Party officials are still examining what succeeded and what failed in their campaign strategies, but some trends have emerged. Abortion access was important to many voters this year.13 Candidates who campaigned on overturning the 2020 election results and those who placed doubt in election security tended to lose or do more poorly than expected.14 In some key states with close races, “split-ticket” voters were willing to vote for Republicans in some races and Democrats in others. For example, voters in both New Hampshire and Nevada elected a Republican governor and a Democratic senator.15

National and state elected officials are just getting ready to start their terms next year, but attention is already starting to aim toward 2024. The Senate map currently looks more challenging for Democrats, Donald Trump has announced he is running for president again, and Republican leadership is already assessing the best campaign strategies to use in two years.16 In the meantime, those in power face governing a public divided over issues such as climate, the economy, and individual rights.

Discussion Questions

  1. Did the results of the midterm elections surprise you? Why or why not?
  2. If you had been able to vote in this election, how would you have voted and why?
  3. Which issues are the most important for elected officials to address in the next two years? How, if at all, do your newly elected officials plan to solve these issues?
  4. Young voters (aged 18-29) are the age group least likely to vote. This time around, voter turnout among young people was at its second highest level for a midterm election in the last 30 years.17 Why do you think so many young people voted this year?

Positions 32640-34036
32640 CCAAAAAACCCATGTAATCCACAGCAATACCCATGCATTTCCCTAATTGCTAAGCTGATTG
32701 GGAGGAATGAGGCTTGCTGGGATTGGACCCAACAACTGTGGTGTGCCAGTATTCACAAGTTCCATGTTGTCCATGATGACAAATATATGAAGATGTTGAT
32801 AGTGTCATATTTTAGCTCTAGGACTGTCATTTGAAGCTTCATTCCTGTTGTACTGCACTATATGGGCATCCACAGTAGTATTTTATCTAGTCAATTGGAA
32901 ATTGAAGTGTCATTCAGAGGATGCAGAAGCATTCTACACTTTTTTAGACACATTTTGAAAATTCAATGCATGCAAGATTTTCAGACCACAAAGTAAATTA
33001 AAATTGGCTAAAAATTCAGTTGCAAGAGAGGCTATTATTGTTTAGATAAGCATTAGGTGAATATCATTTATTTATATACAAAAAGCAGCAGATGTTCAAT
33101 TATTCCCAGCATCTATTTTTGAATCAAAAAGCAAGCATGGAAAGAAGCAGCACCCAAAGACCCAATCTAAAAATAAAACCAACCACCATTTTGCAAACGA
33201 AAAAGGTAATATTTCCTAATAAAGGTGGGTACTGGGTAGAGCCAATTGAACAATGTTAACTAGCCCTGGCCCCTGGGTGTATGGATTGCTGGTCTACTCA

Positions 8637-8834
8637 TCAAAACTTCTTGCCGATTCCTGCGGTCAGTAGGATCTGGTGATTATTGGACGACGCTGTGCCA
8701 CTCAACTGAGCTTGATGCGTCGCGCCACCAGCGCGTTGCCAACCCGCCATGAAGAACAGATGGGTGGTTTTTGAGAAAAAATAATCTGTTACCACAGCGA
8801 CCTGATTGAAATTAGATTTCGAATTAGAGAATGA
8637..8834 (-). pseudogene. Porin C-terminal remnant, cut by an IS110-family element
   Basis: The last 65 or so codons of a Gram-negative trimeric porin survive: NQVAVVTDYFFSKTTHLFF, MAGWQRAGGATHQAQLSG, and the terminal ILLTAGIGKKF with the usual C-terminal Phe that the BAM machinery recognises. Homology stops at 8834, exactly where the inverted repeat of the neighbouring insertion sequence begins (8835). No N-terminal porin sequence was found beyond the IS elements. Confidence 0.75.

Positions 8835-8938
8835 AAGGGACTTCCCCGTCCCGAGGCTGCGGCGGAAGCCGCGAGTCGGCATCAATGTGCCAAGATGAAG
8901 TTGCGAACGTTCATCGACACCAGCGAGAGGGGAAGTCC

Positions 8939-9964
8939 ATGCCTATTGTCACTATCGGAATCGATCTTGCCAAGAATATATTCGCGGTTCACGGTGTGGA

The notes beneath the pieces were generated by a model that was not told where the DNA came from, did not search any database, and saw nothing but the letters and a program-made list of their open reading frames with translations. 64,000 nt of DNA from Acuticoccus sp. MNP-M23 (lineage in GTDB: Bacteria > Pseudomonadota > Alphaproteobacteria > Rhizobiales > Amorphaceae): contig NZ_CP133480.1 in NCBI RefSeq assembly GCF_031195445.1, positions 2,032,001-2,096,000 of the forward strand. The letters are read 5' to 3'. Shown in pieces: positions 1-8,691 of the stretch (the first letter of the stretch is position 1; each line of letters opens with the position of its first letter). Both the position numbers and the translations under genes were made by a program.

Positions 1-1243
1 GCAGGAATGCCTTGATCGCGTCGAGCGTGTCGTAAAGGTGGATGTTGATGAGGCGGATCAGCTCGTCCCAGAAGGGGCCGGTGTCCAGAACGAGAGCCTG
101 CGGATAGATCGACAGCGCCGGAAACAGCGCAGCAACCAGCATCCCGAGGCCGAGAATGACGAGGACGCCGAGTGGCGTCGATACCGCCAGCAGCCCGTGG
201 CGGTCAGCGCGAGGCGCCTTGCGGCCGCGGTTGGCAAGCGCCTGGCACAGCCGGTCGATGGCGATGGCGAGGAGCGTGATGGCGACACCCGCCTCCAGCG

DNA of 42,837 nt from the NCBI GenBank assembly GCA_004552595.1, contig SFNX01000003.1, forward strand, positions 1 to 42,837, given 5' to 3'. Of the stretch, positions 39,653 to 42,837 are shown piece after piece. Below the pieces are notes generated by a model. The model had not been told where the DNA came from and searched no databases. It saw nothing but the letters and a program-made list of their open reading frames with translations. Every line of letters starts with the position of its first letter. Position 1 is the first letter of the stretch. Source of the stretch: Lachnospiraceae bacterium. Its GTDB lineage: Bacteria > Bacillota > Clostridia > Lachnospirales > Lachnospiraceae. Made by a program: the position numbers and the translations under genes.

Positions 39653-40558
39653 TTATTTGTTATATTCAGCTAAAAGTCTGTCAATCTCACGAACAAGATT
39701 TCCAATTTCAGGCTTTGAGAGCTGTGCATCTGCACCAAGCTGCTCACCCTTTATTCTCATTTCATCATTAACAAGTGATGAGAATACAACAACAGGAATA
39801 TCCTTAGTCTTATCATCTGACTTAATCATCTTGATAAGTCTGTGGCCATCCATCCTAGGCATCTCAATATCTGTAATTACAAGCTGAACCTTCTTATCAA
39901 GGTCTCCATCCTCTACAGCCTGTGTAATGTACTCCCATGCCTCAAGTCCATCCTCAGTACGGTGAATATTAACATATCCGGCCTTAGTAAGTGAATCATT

As always, we encourage you to join the discussion with your comments or questions below.



Featured Image Credit: REUTERS/Marco Bello
[1] FiveThirtyEight: https://fivethirtyeight.com/features/turnout-was-high-again-is-this-the-new-normal/
[2] CNN: https://www.cnn.com/politics/live-news/midterm-election-results-updates-11-15-22/index.html
[3] Vox: https://www.vox.com/future-perfect/2022/11/16/23433281/congress-debt-ceiling-house-midterms-spending-cuts-lame-duck-session
[4] CBS News: https://www.cbsnews.com/news/potential-next-house-oversight-chair-says-hes-ready-to-subpoena-hunter-biden/
[5] Politico: https://www.politico.com/news/2022/11/12/democratic-senate-biden-judges-00066623
[6] National Governors Association: https://www.nga.org/governors/elections/
[7] New York Times: https://www.nytimes.com/2022/11/09/us/politics/diverse-candidates-midterms.html
[8] New York Magazine: https://nymag.com/intelligencer/2022/10/abortion-gambling-marijuana-2022s-big-ballot-initiatives.html
[9] CBS News: https://www.cbsnews.com/live-updates/elections-2022-marijuana-legalization-voting-rules-gun-rights-ballot-initiatives-states/
[10] CNN: https://www.cnn.com/2022/11/09/politics/abortion-rights-2022-midterms
[11] Fox News: https://www.foxnews.com/opinion/democrats-beware-red-wave-coming-because-voters-know-not-better-off-biden-took-office
[12] The New Yorker: https://www.newyorker.com/news/the-political-scene/the-accurate-election-polls-that-no-one-believed
[13] The Hill: https://thehill.com/opinion/3737248-mellman-why-no-red-wave/
[14] Business Insider: https://www.businessinsider.com/mitch-mcconnell-never-predicted-red-wave-voters-frightened-republicans-2022-11
[15] WBUR: https://www.wbur.org/onpoint/2022/11/16/split-ticket-voters-and-their-impact-on-the-latest-election
[16] The Hill: https://thehill.com/homenews/campaign/3737570-republicans-divided-as-trump-kicks-off-2024-bid/
[17] CIRCLE. https://circle.tufts.edu/latest-research/millions-youth-cast-ballots-decide-key-2022-races